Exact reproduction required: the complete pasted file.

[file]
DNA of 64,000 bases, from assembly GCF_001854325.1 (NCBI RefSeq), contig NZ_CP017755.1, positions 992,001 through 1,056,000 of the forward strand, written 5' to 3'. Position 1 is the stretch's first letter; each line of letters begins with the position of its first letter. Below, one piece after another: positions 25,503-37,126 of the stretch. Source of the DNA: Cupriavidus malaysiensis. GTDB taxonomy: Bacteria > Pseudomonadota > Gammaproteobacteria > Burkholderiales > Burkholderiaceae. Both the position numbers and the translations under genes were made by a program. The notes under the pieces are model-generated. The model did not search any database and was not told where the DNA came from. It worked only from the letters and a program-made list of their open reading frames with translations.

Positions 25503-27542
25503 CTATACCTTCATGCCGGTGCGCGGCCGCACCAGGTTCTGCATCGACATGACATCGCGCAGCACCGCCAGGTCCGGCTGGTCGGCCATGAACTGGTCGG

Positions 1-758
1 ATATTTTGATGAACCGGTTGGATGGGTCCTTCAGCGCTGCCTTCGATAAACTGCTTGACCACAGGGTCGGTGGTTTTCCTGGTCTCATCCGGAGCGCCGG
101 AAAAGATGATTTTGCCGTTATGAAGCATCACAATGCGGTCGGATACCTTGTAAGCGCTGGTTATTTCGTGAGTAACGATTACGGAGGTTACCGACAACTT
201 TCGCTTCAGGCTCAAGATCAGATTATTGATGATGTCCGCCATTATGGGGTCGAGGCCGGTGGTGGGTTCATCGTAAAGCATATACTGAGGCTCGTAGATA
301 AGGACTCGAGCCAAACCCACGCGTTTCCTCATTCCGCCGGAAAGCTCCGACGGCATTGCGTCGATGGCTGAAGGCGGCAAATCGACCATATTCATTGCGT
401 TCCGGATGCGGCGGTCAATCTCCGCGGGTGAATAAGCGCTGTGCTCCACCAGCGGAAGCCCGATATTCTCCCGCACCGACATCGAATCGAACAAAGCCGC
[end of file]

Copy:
DNA of 64,000 bases, from assembly GCF_001854325.1 (NCBI RefSeq), contig NZ_CP017755.1, positions 992,001 through 1,056,000 of the forward strand, written 5' to 3'. Position 1 is the stretch's first letter; each line of letters begins with the position of its first letter. Below, one piece after another: positions 25,503-37,126 of the stretch. Source of the DNA: Cupriavidus malaysiensis. GTDB taxonomy: Bacteria > Pseudomonadota > Gammaproteobacteria > Burkholderiales > Burkholderiaceae. Both the position numbers and the translations under genes were made by a program. The notes under the pieces are model-generated. The model did not search any database and was not told where the DNA came from. It worked only from the letters and a program-made list of their open reading frames with translations.

Positions 25503-27542
25503 CTATACCTTCATGCCGGTGCGCGGCCGCACCAGGTTCTGCATCGACATGACATCGCGCAGCACCGCCAGGTCCGGCTGGTCGGCCATGAACTGGTCGG

Positions 1-758
1 ATATTTTGATGAACCGGTTGGATGGGTCCTTCAGCGCTGCCTTCGATAAACTGCTTGACCACAGGGTCGGTGGTTTTCCTGGTCTCATCCGGAGCGCCGG
101 AAAAGATGATTTTGCCGTTATGAAGCATCACAATGCGGTCGGATACCTTGTAAGCGCTGGTTATTTCGTGAGTAACGATTACGGAGGTTACCGACAACTT
201 TCGCTTCAGGCTCAAGATCAGATTATTGATGATGTCCGCCATTATGGGGTCGAGGCCGGTGGTGGGTTCATCGTAAAGCATATACTGAGGCTCGTAGATA
301 AGGACTCGAGCCAAACCCACGCGTTTCCTCATTCCGCCGGAAAGCTCCGACGGCATTGCGTCGATGGCTGAAGGCGGCAAATCGACCATATTCATTGCGT
401 TCCGGATGCGGCGGTCAATCTCCGCGGGTGAATAAGCGCTGTGCTCCACCAGCGGAAGCCCGATATTCTCCCGCACCGACATCGAATCGAACAAAGCCGC